Sub-aerial weatheringthe gradual break down of rock by agents such as ice, salt, plant roots and acids. Weathering weakens cliffs and makes them more vulnerable to   Salt Weathering Caused by saline water. Enters pores/cracks at high tide. Tide goes out, rocks...

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How Globalisation Works

Those who make decisions to invest and manufacture overseas, and who help to determine consumer tastes and opinions, come mainly from North America, Europe, and East Asia, as well as oil-rich billionaire investors from Russia, Nigeria, and Saudi Arabia. China, India,...

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Some Coastal Landforms are Caused by Erosion

Cliffs and Wave-cut Platforms Cliffs- form as the sea erodes the land. They retreat due to the action of waves and weathering. Weathering and wave erosion cause a notch to form at the high-water mark - a cave is formed. Rock above becomes unstable and collapses....

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Ghana’s Cocoa Trade – Case Study

During colonial times, when it was ruled by Britain, Ghana was the world's largest producer of coca. The British government set the price that Ghanaian farmers would receive. Since independence in 1957, three factors now dictate global cocoa prices. Commodity traders....

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Some Coastal Landforms are Caused by Deposition

Beaches Form when constructive waves deposit sediment on the shore. Shingle beachesare steep and narrow; have large particles. Sand beachesare wide and flat; have small particles. Berms- ridges of sand and pebbles found at high tide marks. Runnels- grooves in the sand...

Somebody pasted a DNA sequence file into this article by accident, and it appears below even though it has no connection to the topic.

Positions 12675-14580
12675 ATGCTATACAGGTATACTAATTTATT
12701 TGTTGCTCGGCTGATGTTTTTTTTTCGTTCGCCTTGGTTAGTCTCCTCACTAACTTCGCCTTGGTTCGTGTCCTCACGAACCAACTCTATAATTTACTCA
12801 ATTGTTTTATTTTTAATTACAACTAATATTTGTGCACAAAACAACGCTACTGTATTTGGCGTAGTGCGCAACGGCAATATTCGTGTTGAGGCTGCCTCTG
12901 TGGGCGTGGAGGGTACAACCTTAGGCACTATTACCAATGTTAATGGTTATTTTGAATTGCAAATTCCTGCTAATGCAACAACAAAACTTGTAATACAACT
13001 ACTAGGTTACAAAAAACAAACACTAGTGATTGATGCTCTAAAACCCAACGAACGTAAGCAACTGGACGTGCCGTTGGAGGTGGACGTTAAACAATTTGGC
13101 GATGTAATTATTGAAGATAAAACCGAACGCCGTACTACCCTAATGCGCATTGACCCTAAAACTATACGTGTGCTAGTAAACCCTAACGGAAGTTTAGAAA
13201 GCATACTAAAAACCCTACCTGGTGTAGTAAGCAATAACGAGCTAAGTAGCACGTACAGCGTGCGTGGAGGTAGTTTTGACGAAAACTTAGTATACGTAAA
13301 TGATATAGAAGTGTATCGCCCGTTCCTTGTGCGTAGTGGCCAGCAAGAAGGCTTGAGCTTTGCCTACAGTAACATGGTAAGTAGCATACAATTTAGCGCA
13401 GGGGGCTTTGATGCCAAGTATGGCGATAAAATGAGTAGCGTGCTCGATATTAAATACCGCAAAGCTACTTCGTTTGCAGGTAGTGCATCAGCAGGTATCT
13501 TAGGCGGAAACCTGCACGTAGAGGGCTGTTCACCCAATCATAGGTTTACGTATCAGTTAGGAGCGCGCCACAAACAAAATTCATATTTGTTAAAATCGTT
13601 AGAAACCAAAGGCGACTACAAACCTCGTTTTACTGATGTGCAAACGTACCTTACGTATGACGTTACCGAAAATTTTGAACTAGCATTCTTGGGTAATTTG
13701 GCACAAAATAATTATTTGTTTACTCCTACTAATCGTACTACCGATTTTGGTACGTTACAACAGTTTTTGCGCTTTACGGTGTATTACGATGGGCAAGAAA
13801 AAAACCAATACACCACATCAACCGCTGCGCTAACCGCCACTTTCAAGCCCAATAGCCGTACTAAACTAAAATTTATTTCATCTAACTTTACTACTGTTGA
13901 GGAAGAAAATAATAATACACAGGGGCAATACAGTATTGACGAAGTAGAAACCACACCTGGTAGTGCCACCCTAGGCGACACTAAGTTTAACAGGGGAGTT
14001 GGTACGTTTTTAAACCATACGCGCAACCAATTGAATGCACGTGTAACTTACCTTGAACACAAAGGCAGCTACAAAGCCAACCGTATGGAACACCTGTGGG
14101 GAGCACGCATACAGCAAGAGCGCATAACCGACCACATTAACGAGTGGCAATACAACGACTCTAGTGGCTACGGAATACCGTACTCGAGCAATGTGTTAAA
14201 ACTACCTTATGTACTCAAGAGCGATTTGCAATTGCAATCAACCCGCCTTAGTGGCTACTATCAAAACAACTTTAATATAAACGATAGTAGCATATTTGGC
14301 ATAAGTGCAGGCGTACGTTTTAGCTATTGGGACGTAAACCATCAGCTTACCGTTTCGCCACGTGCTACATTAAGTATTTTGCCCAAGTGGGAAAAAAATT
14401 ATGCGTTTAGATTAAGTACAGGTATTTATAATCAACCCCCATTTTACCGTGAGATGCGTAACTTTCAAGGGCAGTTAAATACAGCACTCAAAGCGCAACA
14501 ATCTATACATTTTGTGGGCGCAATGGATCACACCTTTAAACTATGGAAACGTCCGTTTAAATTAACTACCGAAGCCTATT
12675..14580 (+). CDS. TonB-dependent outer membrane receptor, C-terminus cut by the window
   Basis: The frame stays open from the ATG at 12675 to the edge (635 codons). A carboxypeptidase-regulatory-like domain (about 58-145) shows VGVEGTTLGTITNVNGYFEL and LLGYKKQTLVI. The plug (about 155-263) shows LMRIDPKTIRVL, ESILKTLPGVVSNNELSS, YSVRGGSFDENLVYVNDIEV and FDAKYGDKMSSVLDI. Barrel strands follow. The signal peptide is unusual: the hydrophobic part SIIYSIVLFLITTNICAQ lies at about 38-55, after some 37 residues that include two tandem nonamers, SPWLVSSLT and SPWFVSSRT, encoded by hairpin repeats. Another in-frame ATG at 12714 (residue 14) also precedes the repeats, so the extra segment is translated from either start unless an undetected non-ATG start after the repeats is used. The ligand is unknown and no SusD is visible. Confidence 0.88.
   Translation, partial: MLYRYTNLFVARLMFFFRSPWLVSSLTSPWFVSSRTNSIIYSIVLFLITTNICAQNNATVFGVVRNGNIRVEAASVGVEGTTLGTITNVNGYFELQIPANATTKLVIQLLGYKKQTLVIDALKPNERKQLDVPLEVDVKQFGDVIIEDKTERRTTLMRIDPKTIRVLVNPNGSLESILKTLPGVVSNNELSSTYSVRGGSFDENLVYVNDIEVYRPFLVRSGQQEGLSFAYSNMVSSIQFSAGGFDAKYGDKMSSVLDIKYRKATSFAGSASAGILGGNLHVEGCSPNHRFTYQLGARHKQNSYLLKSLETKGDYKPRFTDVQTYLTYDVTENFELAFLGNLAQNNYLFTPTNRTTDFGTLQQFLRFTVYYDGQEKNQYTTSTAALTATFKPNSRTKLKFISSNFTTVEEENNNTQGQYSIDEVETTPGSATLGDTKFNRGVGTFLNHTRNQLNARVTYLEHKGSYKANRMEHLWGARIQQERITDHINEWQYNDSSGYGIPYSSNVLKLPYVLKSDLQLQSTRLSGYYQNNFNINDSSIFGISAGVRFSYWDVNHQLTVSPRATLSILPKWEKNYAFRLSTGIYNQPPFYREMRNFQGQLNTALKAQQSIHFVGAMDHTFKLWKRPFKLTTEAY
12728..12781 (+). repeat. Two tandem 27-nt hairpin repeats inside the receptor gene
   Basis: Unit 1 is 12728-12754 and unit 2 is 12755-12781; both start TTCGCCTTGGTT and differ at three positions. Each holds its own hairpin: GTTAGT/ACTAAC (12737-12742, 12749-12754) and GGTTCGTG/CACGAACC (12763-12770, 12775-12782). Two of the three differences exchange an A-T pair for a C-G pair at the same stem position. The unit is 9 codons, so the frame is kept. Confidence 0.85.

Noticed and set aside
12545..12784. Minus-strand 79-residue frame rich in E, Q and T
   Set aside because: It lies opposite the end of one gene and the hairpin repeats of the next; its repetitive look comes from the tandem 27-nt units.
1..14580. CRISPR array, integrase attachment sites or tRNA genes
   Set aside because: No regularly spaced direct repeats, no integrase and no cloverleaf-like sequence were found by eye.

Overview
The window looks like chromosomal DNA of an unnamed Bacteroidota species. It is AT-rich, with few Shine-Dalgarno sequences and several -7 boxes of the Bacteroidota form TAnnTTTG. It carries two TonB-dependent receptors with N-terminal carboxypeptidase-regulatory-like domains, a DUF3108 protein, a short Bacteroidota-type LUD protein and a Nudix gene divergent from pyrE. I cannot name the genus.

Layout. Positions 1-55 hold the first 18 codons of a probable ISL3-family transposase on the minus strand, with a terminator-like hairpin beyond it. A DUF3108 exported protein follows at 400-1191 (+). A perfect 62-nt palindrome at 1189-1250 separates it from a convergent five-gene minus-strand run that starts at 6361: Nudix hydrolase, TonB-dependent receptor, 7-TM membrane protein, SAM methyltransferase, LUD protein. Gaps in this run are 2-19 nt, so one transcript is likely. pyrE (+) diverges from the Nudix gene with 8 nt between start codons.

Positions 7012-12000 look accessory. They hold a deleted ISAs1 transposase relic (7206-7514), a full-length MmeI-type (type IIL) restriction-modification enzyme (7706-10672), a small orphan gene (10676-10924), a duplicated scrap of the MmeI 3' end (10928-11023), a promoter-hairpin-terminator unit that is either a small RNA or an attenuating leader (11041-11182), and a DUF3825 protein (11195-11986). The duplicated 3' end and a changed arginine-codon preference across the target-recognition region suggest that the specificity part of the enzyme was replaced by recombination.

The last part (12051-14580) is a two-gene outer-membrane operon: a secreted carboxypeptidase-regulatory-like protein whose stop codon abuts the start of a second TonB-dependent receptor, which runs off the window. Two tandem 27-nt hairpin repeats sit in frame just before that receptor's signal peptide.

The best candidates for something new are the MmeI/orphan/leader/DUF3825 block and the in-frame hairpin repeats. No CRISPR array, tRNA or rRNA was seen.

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Vietnam Calling – Case Study

Agreeing to WTO rules can help countries to forge new trade links. In 2014-15, the EU and ASEAN negotiated new trade deals. One of the largest took place in August 2015 with Vietnam. It removed all import duties and quotas on items traded between EU countries and...

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Sea Level Changes are Eustatic or Isostatic

Eustatic sea level change - caused by a change in the volume of water in the sea, or by a change in the shape of the ocean basins. Causes: Climate change. Tectonic movements. Isostatic sea level change - caused by vertical movements of the land relative to the sea....

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Cotton in Guatemala – Case Study

In the 1980s, 75% of Guatemala's cotton crop was exported. The income generated was used to buy pesticides, machines, and equipment for future crops. However, if Guatemala had processed its raw cotton into finished clothes, and then exported these instead, its export...

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Climate Change Causes Changes in Sea Level

Last century: global temperature has increased rapidly - global warming. Temperature increase has been very fast; changes in climate are a result of human activities. Activities increase the concentration of greenhouse gases in the atmosphere. Concentration increases,...

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Climate Change Has Impacts on Coastal Areas

Storms are likely to be more frequent and more intense. More frequent and more severe coastal flooding of low-lying areas. Submergence of low-lying islands. Changes in the coastline, islands are created. Contamination of water sources and farmland - salt water may...